It’s very rare to get a peak behind the curtain into how the policy sausage is made in this White House. But every time we do, Americans come out looking like suckers.
First, we learned about White House Senior Adviser David Plouffe’s strategy dubbed “stray voltage,” in which they purposefully spark controversy, often by knowingly using incorrect statistics, in order to generate conversation and embed ideas in the public consciousness. As Slate’s John Dickerson wrote of the strategy:
Under this approach, a president wants the fact-checkers to call him out (again and again) because that hubbub keeps the issue in the news, which is good for promoting the issue to the public. It is the political equivalent of “there is no such thing as bad publicity” or the quote attributed to Mae West (and others): “I don’t care what the newspapers say about me as long as they spell my name right.” The tactic represents one more step in the embrace of cynicism that has characterized President Obama’s journey in office.
Now, via a New York Times’ profile piece on national security adviser Ben Rhodes, we learn that the Obama Administration is applying a similarly manipulative approach in a realm with much larger stakes: foreign policy.
In the jaw-dropping report, Rhodes gleefully confesses that his role is to build a nice-sounding narrative, almost irrespective of the facts, and then sell it to the public via a cadre of friendly reporters who take the story and don’t ask questions. Using this strategy, Rhodes was able to build his greatest triumph – securing the Iran nuclear deal, which, coincidentally didn’t happen at all like Americans were told. The Times’ David Samuels reports:
The way in which most Americans have heard the story of the Iran deal presented — that the Obama administration began seriously engaging with Iranian officials in 2013 in order to take advantage of a new political reality in Iran, which came about because of elections that brought moderates to power in that country — was largely manufactured for the purpose for selling the deal. Even where the particulars of that story are true, the implications that readers and viewers are encouraged to take away from those particulars are often misleading or false.
The story that Rhodes, who not coincidentally was once an aspiring novelist, told was about a younger, more moderate faction of Iran, led by Hassan Rouhani, gaining increasing traction in a country previously ruled by “hard-liners.” One of the purported outcomes of this generational and cultural shift was a newfound willingness to negotiate its nuclear aspirations. It’s a nice-sounding story. If only it were true.
Instead, the meat of the negotiations actually took place in 2012, well before Rouhani was “elected” president. And Rouhani, far from a moderating force, was hand-selected by Ayatollah Ali Khamenei, the same Supreme Leader who continues to encourage chants of “Death to America,” and explicitly promised that despite the deal “our policy towards the arrogant U.S. will not change.”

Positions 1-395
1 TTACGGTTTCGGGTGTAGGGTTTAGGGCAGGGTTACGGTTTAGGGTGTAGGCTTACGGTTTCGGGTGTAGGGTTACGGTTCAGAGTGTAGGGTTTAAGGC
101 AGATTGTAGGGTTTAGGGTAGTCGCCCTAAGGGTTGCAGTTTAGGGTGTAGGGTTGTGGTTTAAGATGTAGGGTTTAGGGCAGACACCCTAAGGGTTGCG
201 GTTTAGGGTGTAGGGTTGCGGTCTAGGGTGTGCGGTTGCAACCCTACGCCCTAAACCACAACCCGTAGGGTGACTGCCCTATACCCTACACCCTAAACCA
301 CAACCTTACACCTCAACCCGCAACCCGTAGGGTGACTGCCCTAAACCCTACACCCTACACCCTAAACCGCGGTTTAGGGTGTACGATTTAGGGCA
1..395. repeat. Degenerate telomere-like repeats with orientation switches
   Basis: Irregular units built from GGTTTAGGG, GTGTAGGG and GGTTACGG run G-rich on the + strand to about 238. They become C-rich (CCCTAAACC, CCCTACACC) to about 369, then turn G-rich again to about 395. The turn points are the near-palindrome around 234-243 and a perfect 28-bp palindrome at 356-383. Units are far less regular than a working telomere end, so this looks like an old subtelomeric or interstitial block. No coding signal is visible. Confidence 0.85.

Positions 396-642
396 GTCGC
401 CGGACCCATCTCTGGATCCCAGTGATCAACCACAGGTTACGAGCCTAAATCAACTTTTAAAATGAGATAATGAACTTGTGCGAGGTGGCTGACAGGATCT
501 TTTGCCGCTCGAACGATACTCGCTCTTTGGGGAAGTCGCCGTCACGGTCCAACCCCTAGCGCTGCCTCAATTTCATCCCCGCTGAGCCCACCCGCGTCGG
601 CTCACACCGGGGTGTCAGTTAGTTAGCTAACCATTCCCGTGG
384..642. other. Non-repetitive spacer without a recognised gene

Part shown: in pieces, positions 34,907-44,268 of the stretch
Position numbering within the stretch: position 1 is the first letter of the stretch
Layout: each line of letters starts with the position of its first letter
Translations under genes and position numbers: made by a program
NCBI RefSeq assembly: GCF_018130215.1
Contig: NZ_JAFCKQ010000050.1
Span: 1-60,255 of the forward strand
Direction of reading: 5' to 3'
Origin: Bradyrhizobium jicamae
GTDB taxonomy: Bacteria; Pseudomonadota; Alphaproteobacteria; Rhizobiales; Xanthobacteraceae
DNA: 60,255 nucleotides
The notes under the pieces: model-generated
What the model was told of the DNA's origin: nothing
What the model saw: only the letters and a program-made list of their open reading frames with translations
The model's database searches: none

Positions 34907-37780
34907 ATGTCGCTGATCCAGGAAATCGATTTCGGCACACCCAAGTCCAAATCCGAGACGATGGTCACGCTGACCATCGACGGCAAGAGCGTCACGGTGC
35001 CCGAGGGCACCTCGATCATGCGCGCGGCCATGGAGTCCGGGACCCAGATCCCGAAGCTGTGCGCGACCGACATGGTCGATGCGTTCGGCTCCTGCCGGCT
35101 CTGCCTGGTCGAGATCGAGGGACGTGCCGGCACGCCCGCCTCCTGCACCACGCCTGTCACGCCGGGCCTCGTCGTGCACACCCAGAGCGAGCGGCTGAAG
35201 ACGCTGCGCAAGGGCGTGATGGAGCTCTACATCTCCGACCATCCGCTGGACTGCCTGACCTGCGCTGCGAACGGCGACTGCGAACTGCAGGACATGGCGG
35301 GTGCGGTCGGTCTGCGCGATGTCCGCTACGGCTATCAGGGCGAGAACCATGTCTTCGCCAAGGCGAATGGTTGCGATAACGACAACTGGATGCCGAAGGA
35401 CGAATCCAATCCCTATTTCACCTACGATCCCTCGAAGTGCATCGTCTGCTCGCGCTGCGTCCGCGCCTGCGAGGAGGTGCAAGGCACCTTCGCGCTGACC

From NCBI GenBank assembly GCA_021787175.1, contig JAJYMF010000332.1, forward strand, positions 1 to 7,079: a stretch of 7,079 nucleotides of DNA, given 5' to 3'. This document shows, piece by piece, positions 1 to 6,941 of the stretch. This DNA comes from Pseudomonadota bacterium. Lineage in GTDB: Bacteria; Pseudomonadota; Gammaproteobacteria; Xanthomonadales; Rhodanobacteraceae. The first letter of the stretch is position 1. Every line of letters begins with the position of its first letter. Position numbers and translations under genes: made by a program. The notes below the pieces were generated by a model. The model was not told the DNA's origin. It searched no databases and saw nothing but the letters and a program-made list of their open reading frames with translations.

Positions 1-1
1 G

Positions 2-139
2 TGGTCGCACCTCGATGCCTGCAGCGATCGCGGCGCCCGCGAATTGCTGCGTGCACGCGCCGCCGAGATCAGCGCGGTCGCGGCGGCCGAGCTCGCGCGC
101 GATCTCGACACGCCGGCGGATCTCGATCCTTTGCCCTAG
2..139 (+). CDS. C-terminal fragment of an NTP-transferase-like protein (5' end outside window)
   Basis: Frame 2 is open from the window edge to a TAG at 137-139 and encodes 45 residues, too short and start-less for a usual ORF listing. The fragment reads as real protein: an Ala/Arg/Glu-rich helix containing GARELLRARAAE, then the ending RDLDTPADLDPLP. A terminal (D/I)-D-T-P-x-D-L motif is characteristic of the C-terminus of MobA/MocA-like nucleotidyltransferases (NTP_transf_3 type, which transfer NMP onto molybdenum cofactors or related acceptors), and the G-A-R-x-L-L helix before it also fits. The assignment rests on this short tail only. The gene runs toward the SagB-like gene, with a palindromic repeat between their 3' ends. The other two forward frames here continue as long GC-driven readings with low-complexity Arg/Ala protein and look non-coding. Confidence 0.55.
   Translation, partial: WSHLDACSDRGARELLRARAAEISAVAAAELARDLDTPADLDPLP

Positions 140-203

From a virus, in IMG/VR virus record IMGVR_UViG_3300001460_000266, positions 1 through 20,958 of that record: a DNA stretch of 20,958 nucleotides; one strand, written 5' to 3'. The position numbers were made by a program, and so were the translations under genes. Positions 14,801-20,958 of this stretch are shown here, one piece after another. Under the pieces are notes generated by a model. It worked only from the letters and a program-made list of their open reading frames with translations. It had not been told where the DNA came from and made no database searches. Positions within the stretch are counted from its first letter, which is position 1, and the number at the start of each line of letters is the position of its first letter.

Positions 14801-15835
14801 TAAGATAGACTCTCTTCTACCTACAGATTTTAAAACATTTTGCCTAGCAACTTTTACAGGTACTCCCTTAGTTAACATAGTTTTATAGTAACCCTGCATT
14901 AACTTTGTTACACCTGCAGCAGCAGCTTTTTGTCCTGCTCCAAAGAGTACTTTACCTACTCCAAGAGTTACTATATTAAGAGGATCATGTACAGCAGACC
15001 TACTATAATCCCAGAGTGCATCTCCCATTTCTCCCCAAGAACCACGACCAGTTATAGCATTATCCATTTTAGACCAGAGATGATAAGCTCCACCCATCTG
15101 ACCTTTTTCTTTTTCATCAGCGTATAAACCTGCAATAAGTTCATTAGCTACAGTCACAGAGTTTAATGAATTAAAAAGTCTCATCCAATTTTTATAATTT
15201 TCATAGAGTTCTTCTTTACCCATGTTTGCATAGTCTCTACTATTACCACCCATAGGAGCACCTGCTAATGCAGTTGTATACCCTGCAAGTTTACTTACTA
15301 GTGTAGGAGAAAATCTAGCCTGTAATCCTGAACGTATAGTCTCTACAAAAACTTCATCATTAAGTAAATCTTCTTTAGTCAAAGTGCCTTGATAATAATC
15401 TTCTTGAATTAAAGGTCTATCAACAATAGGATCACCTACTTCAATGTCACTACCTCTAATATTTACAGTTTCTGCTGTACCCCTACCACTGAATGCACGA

In order to make the narrative a reality, Rhodes ignored “the Blob,” his name for the American foreign-policy establishment, which again is a codeword for news editors and reporters, diplomats, former military, and others with experience in foreign policy who just so happen to see the world differently than President Obama. Instead, he focused his efforts first on wooing young reporters.
“All these newspapers used to have foreign bureaus,” Rhodes told the Times. “Now. They don’t. They call us to explain to them what’s happening in Moscow and Cairo. Most of the outlets are reporting on world events from Washington. The average reporter we talk to is 27 years old, and their only experience consists of being around political campaigns. That’s a sea change. They literally know nothing.”
Rhodes exploited that. And he also manipulated so-called “force multipliers,” which is a term used to describe more senior reporters who are willing to parrot a message, if it’s juicy enough to make it look like they got the scoop. Samuels writes:
“I’ll say, ‘Hey, look, some people are spinning this narrative that this is a sign of American weakness,’ ” [Rhodes’ assistant Ned Price] continued, “but — ”
“In fact it’s a sign of strength!” I said, chuckling.
“And I’ll give them some color,” Price continued, “and the next thing I know, lots of these guys are in the dot-com publishing space, and have huge Twitter followings, and they’ll be putting this message out on their own.”
One reporter was so willing to parrot anything the White House said that they called her an “RSS feed” who would “just find everything and retweet it. Using these gullible reporters, the White House was able to turn Washington into it’s own ventriloquist dummy, who were capable of selling the Iran deal and incapable of questioning the narrative. Samuels writes:
It could only work if water-carriers did the White House’s job for it, and nonprofit water-carriers did their faithful duty. “We created an echo chamber,” Rhodes tells Samuels about the journalists and think-tankers who were discussing the Iran deal based almost entirely on information given to them by the White House. “They were saying things that validated what we had given them to say.”
This style of leadership should be terrifying. Democracy isn’t too far away from despotism if government leadership has a monopoly on the information necessary for voters to make decisions. We can no longer separate faction from fiction, narrative from reality, and sadly, that seems to be exactly the way the Obama Administration wants it. cr